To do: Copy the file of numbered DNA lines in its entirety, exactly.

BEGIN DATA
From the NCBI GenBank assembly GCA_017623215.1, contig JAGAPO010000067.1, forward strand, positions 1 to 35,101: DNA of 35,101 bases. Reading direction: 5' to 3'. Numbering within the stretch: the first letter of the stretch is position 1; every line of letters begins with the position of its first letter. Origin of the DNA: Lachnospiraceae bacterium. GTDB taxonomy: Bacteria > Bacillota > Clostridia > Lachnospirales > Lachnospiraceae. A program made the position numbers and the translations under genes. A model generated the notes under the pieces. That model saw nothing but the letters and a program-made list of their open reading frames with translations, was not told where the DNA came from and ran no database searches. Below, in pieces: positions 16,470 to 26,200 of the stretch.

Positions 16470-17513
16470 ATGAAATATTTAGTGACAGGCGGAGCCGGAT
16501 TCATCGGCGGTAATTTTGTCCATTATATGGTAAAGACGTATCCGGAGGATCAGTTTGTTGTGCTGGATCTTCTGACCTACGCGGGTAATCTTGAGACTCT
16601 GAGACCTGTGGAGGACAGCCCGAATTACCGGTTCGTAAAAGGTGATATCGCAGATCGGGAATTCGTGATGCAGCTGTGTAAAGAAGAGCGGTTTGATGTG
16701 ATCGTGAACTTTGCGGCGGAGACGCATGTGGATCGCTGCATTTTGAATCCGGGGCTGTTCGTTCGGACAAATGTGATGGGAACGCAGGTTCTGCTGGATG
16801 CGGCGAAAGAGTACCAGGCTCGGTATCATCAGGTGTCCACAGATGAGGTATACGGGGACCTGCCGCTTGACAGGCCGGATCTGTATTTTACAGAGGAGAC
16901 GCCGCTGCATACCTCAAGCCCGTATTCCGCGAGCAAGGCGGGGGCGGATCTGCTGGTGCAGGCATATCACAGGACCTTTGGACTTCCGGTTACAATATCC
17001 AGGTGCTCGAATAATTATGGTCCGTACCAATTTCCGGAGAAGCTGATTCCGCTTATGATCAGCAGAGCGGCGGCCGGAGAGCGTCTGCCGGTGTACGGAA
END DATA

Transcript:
From the NCBI GenBank assembly GCA_017623215.1, contig JAGAPO010000067.1, forward strand, positions 1 to 35,101: DNA of 35,101 bases. Reading direction: 5' to 3'. Numbering within the stretch: the first letter of the stretch is position 1; every line of letters begins with the position of its first letter. Origin of the DNA: Lachnospiraceae bacterium. GTDB taxonomy: Bacteria > Bacillota > Clostridia > Lachnospirales > Lachnospiraceae. A program made the position numbers and the translations under genes. A model generated the notes under the pieces. That model saw nothing but the letters and a program-made list of their open reading frames with translations, was not told where the DNA came from and ran no database searches. Below, in pieces: positions 16,470 to 26,200 of the stretch.

Positions 16470-17513
16470 ATGAAATATTTAGTGACAGGCGGAGCCGGAT
16501 TCATCGGCGGTAATTTTGTCCATTATATGGTAAAGACGTATCCGGAGGATCAGTTTGTTGTGCTGGATCTTCTGACCTACGCGGGTAATCTTGAGACTCT
16601 GAGACCTGTGGAGGACAGCCCGAATTACCGGTTCGTAAAAGGTGATATCGCAGATCGGGAATTCGTGATGCAGCTGTGTAAAGAAGAGCGGTTTGATGTG
16701 ATCGTGAACTTTGCGGCGGAGACGCATGTGGATCGCTGCATTTTGAATCCGGGGCTGTTCGTTCGGACAAATGTGATGGGAACGCAGGTTCTGCTGGATG
16801 CGGCGAAAGAGTACCAGGCTCGGTATCATCAGGTGTCCACAGATGAGGTATACGGGGACCTGCCGCTTGACAGGCCGGATCTGTATTTTACAGAGGAGAC
16901 GCCGCTGCATACCTCAAGCCCGTATTCCGCGAGCAAGGCGGGGGCGGATCTGCTGGTGCAGGCATATCACAGGACCTTTGGACTTCCGGTTACAATATCC
17001 AGGTGCTCGAATAATTATGGTCCGTACCAATTTCCGGAGAAGCTGATTCCGCTTATGATCAGCAGAGCGGCGGCCGGAGAGCGTCTGCCGGTGTACGGAA